Pavel Arsenev, poet, critic, and editor of the radical journal Translit, will be at the n+1 office on a rare visit to New York on April 29. Founded in St. Petersburg in 2005, Translit has become the major staging ground for Russian discussions of the intersection of art, literature, and politics. Its editors and contributors have played a leading role in reimagining the Russian political and artistic opposition. Arsenev will be speaking on Translit, contemporary Russia, and “literary positivism” from Soviet times to today. He will be joined by the physicist and philosopher Alexei Grinbaum, representative of Translit in France.
The event is co-presented with Cicada Press and will be in English. Please join us. Full description of talk below. Refreshments will be served.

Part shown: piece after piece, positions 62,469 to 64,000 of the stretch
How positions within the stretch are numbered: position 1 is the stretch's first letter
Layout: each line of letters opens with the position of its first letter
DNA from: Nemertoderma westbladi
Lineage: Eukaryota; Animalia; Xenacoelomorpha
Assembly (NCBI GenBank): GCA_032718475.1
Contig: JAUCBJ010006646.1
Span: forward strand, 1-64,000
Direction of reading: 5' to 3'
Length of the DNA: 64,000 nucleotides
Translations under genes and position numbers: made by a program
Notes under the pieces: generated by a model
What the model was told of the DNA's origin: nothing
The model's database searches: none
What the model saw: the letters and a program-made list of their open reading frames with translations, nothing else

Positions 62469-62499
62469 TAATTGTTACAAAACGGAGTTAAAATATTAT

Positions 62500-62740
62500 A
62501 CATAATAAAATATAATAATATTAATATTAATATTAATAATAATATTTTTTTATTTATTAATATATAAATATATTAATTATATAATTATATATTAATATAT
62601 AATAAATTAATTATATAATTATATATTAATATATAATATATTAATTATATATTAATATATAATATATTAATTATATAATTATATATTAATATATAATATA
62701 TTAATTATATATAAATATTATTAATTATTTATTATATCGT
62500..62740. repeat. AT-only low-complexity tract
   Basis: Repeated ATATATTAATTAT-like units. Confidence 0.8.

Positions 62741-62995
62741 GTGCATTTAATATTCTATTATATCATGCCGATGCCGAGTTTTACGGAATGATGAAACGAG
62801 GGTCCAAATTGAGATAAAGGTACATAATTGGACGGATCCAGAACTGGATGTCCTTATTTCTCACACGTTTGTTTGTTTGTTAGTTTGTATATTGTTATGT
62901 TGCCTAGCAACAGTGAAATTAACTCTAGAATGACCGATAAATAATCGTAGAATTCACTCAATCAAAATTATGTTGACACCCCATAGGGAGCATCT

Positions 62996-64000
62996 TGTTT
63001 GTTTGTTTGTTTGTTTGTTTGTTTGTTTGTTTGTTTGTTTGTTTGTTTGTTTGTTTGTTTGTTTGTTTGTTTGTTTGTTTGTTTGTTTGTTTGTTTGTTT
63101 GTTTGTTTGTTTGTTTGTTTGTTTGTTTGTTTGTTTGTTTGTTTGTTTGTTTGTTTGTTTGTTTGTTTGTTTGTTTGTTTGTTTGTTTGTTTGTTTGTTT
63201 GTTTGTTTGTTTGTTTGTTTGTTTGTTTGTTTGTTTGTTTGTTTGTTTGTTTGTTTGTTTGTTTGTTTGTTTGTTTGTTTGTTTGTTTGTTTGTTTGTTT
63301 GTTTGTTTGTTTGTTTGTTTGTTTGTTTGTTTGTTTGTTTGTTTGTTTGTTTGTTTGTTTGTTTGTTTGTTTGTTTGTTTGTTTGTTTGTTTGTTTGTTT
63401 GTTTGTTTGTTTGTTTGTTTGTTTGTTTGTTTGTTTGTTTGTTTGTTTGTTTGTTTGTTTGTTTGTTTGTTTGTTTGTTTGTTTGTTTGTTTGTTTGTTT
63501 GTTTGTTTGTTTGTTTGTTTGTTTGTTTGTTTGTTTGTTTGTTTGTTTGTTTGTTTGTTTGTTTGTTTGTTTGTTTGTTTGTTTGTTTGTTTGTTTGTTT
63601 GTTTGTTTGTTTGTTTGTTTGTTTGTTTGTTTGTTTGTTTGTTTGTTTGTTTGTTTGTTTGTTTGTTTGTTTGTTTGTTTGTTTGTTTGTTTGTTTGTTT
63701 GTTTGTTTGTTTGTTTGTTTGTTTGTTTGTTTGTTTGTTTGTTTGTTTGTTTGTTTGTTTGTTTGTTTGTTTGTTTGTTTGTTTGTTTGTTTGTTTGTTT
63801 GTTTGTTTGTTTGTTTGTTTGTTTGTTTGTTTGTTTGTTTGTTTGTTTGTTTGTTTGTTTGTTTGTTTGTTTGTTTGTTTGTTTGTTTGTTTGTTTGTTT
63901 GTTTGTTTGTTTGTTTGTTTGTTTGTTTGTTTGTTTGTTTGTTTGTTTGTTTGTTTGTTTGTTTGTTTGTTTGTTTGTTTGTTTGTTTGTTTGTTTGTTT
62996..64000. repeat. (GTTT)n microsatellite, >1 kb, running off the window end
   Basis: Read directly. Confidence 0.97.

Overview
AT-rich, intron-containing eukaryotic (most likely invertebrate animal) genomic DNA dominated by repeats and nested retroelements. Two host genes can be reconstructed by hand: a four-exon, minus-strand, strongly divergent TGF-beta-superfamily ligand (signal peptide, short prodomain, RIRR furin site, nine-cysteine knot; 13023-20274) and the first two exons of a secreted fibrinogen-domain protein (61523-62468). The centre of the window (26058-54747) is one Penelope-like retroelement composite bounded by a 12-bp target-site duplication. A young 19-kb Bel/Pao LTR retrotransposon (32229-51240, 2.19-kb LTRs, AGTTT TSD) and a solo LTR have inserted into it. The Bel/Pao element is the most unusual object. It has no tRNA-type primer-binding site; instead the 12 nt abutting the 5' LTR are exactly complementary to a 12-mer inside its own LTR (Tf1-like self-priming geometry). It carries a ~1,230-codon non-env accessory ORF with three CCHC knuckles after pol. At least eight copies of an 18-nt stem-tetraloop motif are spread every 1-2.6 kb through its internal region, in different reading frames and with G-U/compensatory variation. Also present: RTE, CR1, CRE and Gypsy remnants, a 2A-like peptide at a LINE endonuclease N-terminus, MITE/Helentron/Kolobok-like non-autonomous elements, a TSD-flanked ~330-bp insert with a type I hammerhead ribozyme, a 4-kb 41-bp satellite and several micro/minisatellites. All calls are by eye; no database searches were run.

The notion of fact regularly becomes a central problem in philosophical and scientific discussions oriented towards an objectivistic epistemology of language and positivistic methodology. However, for obvious reasons, this deeply anti-rhetorical “return to things-as-they-are,” stands little chance to be realized in literature. Both classical and romantic literatures were opposed to the idea of giving a direct and immediate account of facts, and emphasized the transformative properties of natural language and literary styles. However, analyzing the Literature of Fact (1927-29) manifestos (a Soviet avant-garde movement and a frequent topic of discussion on the pages of Translit), offers us an opportunity to conceptualize “literary positivism” not just as a local guide for the renovation of literary language, but as a radical theoretical program that implies a reality which speaks by itself and yet simultaneously demands literary methods.
Wednesday April 29, 7pm
n+1 HQ (68 Jay Street #405, Brooklyn, NY 11201)